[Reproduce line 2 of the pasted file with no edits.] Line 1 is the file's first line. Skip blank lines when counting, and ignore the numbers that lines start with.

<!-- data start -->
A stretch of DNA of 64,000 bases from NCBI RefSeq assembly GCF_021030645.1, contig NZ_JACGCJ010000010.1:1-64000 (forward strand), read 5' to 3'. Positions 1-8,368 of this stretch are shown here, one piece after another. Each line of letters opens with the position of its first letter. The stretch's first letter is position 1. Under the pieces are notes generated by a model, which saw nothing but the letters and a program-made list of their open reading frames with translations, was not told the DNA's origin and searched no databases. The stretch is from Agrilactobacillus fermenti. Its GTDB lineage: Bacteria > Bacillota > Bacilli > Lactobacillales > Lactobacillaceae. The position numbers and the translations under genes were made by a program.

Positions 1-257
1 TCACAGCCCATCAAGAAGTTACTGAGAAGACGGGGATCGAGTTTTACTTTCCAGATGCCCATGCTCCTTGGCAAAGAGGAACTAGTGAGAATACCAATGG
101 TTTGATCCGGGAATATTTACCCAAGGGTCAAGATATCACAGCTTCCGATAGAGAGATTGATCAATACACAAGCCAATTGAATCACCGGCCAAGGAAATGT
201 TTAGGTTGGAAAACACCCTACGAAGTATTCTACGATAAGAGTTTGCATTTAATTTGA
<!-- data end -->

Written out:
Positions 1-257